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Posts Tagged ‘Daisy Ridley’

Daisy Ridley, Mark Hamill

“STAR WARS: THE LAST JEDI” My rating: C

152 minutes |MPAA rating: PG-13

Over the last 40 years “Star Wars” films have thrilled and delighted (the original “A New Hope”) and occasionally pissed off and dismayed (the George Lucas-directed prequels).

But until now I’ve never been bored.

We’re talking I-don’t-know-if-I-can-keep-my-eyes-open bored.

It’s not that “Star Wars: The Last Jedi” is terrible. It’s just that writer/director Rian Johnson is so handcuffed by the franchise’s mythology that there’s no hope of actually delivering anything new and unusual.

A “Star Wars” movie is now like a giant hamster wheel. We keep loping along but the scenery never changes. The same narratives, motifs and tropes play out over and over again. The filmmakers may tinker with small details, but there’s no way they can give this series the swift kick in the narrative ass it needs.

Actually, Johnson (“Loopers,” “Brick,”  “The Brothers Bloom”) delivers a flash of hope early in “Last Jedi” when the pompous General Hux (Domhnail Gleeson) delivers one of those vituperative “rebel swine” declamatory speeches, only to be phone pranked by rebel pilot Poe Dameron who cuts in on the imperial cruiser’s radio frequency.

It’s a refreshingly gonzo sequence, one that not only re-establishes Dameron as the new Han Solo but  acknowledges the cardboard villainy that has always been the hallmark of “Star Wars” baddies.

Alas, that moment passes, never to be repeated. Yeah, there are a couple of mildly amusing flashes still on tap.

“If they move, stun ’em” one of our heroes says of captives, a clear nod to “The Wild Bunch’s” “If they move, kill ’em.” And we get a throwaway glimpse of an imperial dreadnaught’s laundry room where all those fascist uniforms are being starched.

But for the most part “Last Jedi” takes itself very, very seriously. It needs a lot more finger-in-the-eye subversiveness.

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Kenneth Branagh as Hercule Poirot

“MURDER ON THE ORIENT EXPRESS” My rating: C  

114 minutes | MPAA rating: PG-13

The year’s strongest cast wrestles inertia to a standstill in “Murder on the Orient Express,” the latest addition to the pantheon of unnecessary remakes.

We already have Sidney Lumet’s perfectly delightful 1974 adaptation of Agatha Christie’s great  railway mystery. But as with Shakespeare, Dame Agatha’s yarns are worthy of retelling for each new generation.  Problem is, this retelling is stillborn.

It’s always difficult to know exactly why a movie goes wrong, but in this case it may very well lie with the decision to have Kenneth Branagh both direct and star as eccentric Belgian detective Hercule Poirot.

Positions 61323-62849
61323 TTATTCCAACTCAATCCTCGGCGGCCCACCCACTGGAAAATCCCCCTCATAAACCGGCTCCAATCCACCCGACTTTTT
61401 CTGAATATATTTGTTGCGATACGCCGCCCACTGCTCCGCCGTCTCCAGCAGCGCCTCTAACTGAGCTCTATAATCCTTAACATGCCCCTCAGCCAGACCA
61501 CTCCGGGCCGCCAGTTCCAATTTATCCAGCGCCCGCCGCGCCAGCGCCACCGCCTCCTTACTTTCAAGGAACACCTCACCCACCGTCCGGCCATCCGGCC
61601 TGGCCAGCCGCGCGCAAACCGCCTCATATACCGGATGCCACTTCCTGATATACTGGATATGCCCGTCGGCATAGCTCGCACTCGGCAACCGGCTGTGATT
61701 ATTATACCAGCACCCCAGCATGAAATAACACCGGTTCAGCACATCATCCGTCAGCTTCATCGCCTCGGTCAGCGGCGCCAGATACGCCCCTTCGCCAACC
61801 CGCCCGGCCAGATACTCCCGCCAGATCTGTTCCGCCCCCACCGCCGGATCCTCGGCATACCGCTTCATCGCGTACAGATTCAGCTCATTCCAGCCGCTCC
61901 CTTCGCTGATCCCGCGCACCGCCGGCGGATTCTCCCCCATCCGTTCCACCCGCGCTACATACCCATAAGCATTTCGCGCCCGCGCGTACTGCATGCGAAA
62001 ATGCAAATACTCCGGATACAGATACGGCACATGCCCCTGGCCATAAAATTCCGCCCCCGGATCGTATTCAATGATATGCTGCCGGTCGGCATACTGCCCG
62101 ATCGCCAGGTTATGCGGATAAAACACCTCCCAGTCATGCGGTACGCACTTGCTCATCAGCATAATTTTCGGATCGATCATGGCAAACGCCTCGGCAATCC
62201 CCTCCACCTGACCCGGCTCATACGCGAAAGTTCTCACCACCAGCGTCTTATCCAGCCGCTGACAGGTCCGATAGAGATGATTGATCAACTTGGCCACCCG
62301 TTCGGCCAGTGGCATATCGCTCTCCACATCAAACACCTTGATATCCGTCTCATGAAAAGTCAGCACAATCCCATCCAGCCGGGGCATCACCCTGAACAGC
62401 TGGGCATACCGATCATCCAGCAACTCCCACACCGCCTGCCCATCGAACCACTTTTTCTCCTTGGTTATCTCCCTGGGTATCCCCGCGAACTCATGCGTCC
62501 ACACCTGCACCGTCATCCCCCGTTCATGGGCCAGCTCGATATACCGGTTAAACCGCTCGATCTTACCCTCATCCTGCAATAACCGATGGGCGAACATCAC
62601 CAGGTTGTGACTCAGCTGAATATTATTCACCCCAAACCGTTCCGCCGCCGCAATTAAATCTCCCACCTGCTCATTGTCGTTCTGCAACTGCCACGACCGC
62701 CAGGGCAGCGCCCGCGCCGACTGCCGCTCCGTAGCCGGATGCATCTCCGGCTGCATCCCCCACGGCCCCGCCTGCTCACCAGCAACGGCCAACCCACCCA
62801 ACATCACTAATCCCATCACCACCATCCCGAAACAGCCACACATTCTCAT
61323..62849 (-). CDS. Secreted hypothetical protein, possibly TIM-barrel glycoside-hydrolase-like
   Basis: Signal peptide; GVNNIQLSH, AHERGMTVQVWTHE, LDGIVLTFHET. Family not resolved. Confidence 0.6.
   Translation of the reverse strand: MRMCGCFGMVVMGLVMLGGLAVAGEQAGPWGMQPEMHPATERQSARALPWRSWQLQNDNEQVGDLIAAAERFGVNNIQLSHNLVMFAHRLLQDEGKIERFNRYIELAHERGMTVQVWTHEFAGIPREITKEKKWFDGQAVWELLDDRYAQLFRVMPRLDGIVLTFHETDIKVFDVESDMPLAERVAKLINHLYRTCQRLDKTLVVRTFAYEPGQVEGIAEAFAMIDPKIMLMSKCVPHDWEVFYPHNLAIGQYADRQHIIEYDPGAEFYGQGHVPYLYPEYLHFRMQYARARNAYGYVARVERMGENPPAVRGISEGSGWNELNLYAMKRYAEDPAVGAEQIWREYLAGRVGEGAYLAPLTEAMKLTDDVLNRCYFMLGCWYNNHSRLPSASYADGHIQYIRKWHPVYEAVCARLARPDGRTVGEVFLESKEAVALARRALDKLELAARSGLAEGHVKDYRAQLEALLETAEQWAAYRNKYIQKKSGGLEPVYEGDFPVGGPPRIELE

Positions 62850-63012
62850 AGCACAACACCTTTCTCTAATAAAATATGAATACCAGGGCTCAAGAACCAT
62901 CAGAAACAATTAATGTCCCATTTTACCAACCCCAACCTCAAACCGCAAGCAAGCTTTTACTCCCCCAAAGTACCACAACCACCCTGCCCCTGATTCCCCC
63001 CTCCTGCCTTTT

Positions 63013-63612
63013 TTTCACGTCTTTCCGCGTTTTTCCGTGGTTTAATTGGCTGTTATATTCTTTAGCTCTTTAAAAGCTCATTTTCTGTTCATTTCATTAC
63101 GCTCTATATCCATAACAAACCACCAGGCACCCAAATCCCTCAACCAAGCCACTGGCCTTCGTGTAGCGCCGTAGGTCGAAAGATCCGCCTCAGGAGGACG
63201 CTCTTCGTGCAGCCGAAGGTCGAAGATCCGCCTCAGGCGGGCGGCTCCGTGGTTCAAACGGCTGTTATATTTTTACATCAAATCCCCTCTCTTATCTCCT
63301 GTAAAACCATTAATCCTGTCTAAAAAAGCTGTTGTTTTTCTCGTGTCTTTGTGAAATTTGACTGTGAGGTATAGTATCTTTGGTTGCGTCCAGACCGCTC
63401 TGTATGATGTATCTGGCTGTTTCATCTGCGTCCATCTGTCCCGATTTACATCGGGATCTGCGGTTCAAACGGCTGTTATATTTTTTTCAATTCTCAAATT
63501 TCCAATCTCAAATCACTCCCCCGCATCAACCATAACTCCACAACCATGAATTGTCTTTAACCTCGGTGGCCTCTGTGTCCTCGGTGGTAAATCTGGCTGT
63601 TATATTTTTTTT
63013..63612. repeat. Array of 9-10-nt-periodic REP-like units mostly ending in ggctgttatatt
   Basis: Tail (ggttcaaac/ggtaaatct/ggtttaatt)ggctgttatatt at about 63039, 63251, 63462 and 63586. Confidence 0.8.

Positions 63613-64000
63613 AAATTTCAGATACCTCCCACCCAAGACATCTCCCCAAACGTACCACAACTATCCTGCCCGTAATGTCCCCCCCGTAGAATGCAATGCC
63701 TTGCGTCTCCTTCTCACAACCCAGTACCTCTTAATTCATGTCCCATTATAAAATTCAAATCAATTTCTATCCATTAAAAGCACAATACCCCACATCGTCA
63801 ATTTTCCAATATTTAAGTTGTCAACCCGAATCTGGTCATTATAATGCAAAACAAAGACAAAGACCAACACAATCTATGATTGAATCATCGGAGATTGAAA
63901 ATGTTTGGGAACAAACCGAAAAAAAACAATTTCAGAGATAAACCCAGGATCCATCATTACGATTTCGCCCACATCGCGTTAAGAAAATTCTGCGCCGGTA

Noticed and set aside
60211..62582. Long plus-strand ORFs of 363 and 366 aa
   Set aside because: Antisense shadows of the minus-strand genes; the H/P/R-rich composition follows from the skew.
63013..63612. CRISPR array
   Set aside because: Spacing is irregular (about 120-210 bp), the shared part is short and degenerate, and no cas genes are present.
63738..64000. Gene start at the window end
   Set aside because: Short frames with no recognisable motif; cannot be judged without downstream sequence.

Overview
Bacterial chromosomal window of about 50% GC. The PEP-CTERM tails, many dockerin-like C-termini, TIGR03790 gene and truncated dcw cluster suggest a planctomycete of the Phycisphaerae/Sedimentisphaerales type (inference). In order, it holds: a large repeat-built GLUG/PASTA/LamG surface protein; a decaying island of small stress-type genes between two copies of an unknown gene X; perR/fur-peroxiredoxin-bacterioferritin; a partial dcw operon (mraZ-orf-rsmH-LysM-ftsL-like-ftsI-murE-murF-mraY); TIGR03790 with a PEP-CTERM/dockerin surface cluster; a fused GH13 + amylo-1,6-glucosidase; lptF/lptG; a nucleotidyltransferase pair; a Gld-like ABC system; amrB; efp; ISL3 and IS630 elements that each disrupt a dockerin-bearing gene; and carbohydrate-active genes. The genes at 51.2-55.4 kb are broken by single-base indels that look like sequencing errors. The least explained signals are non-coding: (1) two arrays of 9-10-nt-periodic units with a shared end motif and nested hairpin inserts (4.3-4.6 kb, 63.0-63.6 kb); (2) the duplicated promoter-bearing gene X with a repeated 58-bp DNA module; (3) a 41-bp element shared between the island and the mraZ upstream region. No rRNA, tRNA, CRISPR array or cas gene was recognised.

The character dominates virtually every scene, which means the acting weight alone was exhausting. To then also ride herd on a huge cast of heavy hitting thespians was too much to ask of anyone.

As it now stands, Branagh disappoints in both capacities. His features masked by absurd facial hair as obviously fake as the computer-generated backgrounds, he makes a mess of Poirot, who goes from crowd-teasing cutup to moody depressive without much in between. Lines that should evoke a laugh barely generate a tentative smile.

As for the directing end of things…well, what can you say when you have this much talent on hand and still end up with a dull yarn weighted down by blah characterizations?

Set aboard a snowbound luxury train on the Istanbul-Paris run, Michael Green’s screenplay clings to the basics of Christie’s tale (the “who” in the “whodunnit” makes for a one of the better revelations in all detective fiction) while dabbling with some of the particulars, largely in an effort to make the project more attractive to today’s mass audience.

Thus the screenplay finds time for one karate fight, a chase down a railroad trestle and a shooting — none of which are to be found in the novel or the earlier film.

While a few of the characters have undergone some tweaking (a physician aboard the train is now a Negro played by Leslie Odom Jr., providing the opportunity to dabble in some racial issues), most cling to Christie’s parameters. (more…)

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Star WarsChristopher-Skinner_star_wars_force_awakens

“STAR WARS: THE FORCE AWAKENS”  My rating: B 

135 minutes | MPAA rating: PG-13

“The Force Awakens” washes away most of the bad taste left by George Lucas’ three “Star Wars” prequels.

It’s not perfect. It’s practically a remake of the original “Star Wars.” But it’ll do.

J.J. Abrams, the guy who reinvigorated the “Star Trek” franchise, here turns his imagination loose on iconic characters like Luke, Leia, Han and Chewie.

He and co-writers Lawrence Kasdan and Michael Arndt affectionately mine our memories of past “Star Wars” films (or at least Episodes IV, V and VI) while laying the groundwork for an entirely new set of adventures in that galaxy far, far away.

Most importantly, they come as close as anyone will to recapturing the original “Star Wars’” blend of corn, comedy and cosmic adventure. If it doesn’t have the same impact this time around…well, we’re all older now.  You’re only a virgin once.

From the opening credits — that familiar written prologue scrolling into the distant stars —  to John Williams’ music to dozens of outright borrows and homages, “The Force Awakens” tips its hat to the things that made the original “Star Wars” such giddy fun.

As we learn up front, 30 years have passed since the destruction of the second Death Star. Luke Skywalker (Mark Hamil, now bearded and wrinkled) has been laying low; meanwhile the evil galactic Empire has mutated into the First Order.

Meet the new boss. Same as the old boss.

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